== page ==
# Is n-euclidean space a quotient of m-euclidean space?

Let $$\mathbb{R}^n$$ have the usual Euclidean topology. Let $$m, n \in \mathbb{N}$$, and $$m < n$$.

Does there exist a quotient map $$f : \mathbb{R}^m \to \mathbb{R}^n$$?

### Notes

• I'm expecting a negative answer. The question is how to prove it.
• The case $$m = 0$$ does not hold because $$f$$ is not surjective.
• Projection provides a quotient map $$g : \mathbb{R}^n \to \mathbb{R}^m$$.
• By the Hahn–Mazurkiewicz theorem, there exists a quotient map $$f : [0, 1]^m \to [0, 1]^n$$ for any $$n, m \in \mathbb{N}^{> 0}$$.
• This question and answer seems to show that a metric, connected, locally connected, locally compact space (i.e. a generalized Peano continuum) is a continuous image of $$\mathbb{R}$$, although I haven't checked it. However, I'm not sure whether it helps to find a quotient even if it is true.
• Hahn-Mazurkiewicz says that we get a continuous surjective map, but I don't think it's obviously a quotient map. Commented Jul 18 at 4:04
• FWIW, you can use Hahn-Mazurkiewicz to get a surjective continuous map $\mathbb{R} \to \mathbb{R}^n$ for all $n$. But as Noah mentioned, there's not much reason why it should be a quotient map. Commented Jul 18 at 4:18
• If $n>m\ge 3$, there is an open continuous map $R^m\to R^n$, hence, a quotient map. See my answer here: math.stackexchange.com/questions/3130389/… Commented Jul 18 at 4:18
• Now that's surprising!
– kaba
Commented Jul 18 at 4:22
• @MoisheKohan For this question I'm already more than content with the result for $m, n \geq 3$, and would accept it as an answer. I came for counterexamples, but left with proofs! :)
– kaba
Commented Jul 18 at 4:43

Does there exist a quotient map $$f : \mathbb{R}^m \to \mathbb{R}^n$$?

Yes. Even a closed map. Even when $$m>n$$ (note that while projections are quotient maps, they are not closed).

Consider $$k\in\mathbb{N}$$ and let $$T_{n,k}=\{v\in\mathbb{R}^n\ |\ k\leq \lVert v\rVert\leq k+1\}$$ So it is an annulus except for $$k=0$$ which gives us a disc. Moreover $$\mathbb{R}^n=\bigcup_{k=0}^\infty T_{n,k}$$. Furthermore let

$$L_{n,k}=\{v\in\mathbb{R}^n\ |\ k=\lVert v\rVert\}$$ $$U_{n,k}=\{v\in\mathbb{R}^n\ |\ \lVert v\rVert= k+1\}$$

which together form the boundary of $$T_{n,k}$$ when $$k>0$$. Of course $$T_{n,k}\cap T_{n,k+1}=U_{n,k}=L_{n,k+1}$$.

The general idea is that we construct surjective continuous maps $$T_{m,k}\to T_{n,k}$$ in such a way that they coincide on boundaries, and thus are gluable. This will automatically guarantee that the map is closed as we will see.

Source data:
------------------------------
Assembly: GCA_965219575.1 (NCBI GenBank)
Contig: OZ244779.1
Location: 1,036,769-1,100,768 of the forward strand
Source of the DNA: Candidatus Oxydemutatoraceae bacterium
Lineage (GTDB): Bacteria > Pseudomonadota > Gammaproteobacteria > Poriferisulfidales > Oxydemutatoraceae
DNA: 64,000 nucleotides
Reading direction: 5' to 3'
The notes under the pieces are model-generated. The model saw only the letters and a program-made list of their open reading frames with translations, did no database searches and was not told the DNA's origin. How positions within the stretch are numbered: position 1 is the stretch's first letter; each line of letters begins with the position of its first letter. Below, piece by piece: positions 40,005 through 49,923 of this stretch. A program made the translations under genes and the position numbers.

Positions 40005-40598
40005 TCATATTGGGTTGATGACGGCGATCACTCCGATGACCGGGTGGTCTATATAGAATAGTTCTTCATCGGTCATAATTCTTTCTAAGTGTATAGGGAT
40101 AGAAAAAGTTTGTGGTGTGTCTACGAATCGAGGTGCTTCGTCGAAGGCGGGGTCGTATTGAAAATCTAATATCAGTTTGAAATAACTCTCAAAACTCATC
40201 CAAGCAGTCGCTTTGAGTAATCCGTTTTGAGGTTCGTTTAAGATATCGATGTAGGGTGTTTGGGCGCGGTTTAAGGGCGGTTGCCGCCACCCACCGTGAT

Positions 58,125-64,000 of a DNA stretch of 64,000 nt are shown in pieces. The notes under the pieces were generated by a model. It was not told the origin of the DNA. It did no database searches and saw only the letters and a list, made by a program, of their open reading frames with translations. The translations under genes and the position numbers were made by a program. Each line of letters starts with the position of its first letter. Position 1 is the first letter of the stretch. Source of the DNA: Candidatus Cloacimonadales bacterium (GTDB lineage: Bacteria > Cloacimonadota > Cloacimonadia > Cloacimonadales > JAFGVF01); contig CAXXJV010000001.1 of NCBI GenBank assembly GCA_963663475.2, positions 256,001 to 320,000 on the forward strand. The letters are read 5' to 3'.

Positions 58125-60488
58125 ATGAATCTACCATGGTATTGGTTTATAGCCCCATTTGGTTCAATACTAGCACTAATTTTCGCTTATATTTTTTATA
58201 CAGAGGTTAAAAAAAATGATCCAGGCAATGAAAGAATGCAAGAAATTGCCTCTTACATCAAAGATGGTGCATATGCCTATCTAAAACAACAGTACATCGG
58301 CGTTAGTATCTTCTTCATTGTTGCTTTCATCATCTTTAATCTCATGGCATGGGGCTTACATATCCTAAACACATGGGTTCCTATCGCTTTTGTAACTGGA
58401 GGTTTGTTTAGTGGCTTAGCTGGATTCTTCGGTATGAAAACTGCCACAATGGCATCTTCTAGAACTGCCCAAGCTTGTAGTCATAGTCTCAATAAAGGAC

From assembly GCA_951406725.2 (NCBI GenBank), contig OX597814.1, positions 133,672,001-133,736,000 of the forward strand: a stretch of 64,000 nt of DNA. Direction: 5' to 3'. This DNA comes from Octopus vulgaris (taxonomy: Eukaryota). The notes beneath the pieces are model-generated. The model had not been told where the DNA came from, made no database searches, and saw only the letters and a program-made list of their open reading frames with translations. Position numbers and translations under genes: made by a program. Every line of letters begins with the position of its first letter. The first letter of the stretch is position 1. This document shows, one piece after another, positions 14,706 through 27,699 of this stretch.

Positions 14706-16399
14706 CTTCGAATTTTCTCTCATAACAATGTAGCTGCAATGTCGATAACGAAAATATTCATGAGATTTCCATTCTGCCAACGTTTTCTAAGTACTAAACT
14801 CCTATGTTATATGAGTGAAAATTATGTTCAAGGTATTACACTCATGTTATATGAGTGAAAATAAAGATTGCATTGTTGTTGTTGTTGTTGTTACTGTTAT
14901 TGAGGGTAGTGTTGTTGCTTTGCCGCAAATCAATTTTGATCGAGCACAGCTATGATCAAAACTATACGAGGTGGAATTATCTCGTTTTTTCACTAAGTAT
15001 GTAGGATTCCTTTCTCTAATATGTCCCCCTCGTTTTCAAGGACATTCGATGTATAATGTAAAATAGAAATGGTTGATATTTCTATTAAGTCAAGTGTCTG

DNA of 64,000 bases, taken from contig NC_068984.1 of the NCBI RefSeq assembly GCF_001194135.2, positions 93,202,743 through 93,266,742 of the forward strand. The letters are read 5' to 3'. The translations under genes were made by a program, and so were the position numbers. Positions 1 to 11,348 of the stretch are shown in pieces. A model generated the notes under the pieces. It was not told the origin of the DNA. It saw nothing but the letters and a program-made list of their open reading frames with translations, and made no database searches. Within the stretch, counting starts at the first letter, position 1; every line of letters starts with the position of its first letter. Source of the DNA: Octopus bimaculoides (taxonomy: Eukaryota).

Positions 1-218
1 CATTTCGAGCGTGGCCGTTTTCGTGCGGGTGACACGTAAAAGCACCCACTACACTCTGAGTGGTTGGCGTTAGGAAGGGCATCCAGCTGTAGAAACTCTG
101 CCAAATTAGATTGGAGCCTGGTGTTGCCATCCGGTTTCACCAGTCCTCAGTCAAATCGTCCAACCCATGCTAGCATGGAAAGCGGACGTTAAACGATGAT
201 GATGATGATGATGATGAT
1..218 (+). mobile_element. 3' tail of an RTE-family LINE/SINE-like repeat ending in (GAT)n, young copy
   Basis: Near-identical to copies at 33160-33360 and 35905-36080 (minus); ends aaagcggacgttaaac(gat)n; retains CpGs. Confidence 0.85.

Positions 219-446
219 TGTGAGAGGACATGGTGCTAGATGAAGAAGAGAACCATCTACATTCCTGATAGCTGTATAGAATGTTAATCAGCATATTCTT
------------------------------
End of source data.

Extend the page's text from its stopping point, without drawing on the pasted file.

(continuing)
So first we construct a surjective continuous map $$f_0:T_{m,0}\to T_{n,0}$$. We do that by mapping entire boundary $$U_{m,0}$$ to a point, say $$(1,0,\ldots,0)$$. We then map some small closed line inside $$int(T_{m,0})$$ onto $$T_{n,0}$$ (we can do this through a space filling curve, i.e. Hahn-Mazurkiewicz) and then extend this to entire $$T_{m,0}$$ through Tietze for example.

Similarly we define each $$f_k:T_{m,k}\to T_{n,k}$$ map for $$k>0$$. We do this recursively: we map $$L_{m,k}$$ to $$f_{k-1}(U_{m, k-1})$$ (which by recursion is always a point in $$U_{n,k-1}$$) and we map $$U_{m,k}$$ to some point in $$U_{n,k}$$. Well, we don't need recursion, we can predefine all those boundary points, e.g. $$(k,0,0,\ldots,0)$$. We then take a small closed line inside $$int(T_{m,k})$$ and map it onto $$T_{n,k}$$ (Hahn-Mazurkiewicz) and we extend all those pieces to full $$T_{m,k}$$. We can do this in various ways, one way is to realize that $$T_{n,k}\simeq S^{n-1}\times [0,1]$$ and so then we can find an extension on "$$[0,1]$$" coordinate by Tietze. What about "$$S^{n-1}$$" coordinate? If $$m (the general case is considered at the EDIT section) then the (large) inductive dimension of $$T_{m,k}$$ is equal to $$m$$, which is at most $$n-1$$. This implies that the map is extendable (R. Engelking, "Dimension Theory", Theorem 3.2.10).

The way we constructed those $$f_k$$ means that they are compatible on intersections $$T_{m,k}\cap T_{m,k+1}$$ and so we can glue them all together into a single continuous surjective map $$f:\mathbb{R}^m\to\mathbb{R}^n$$. This map has one additional very important property: $$f^{-1}(T_{n,k})=T_{m,k}$$. Which I will call the $$(*)$$ property. And which implies that it is closed.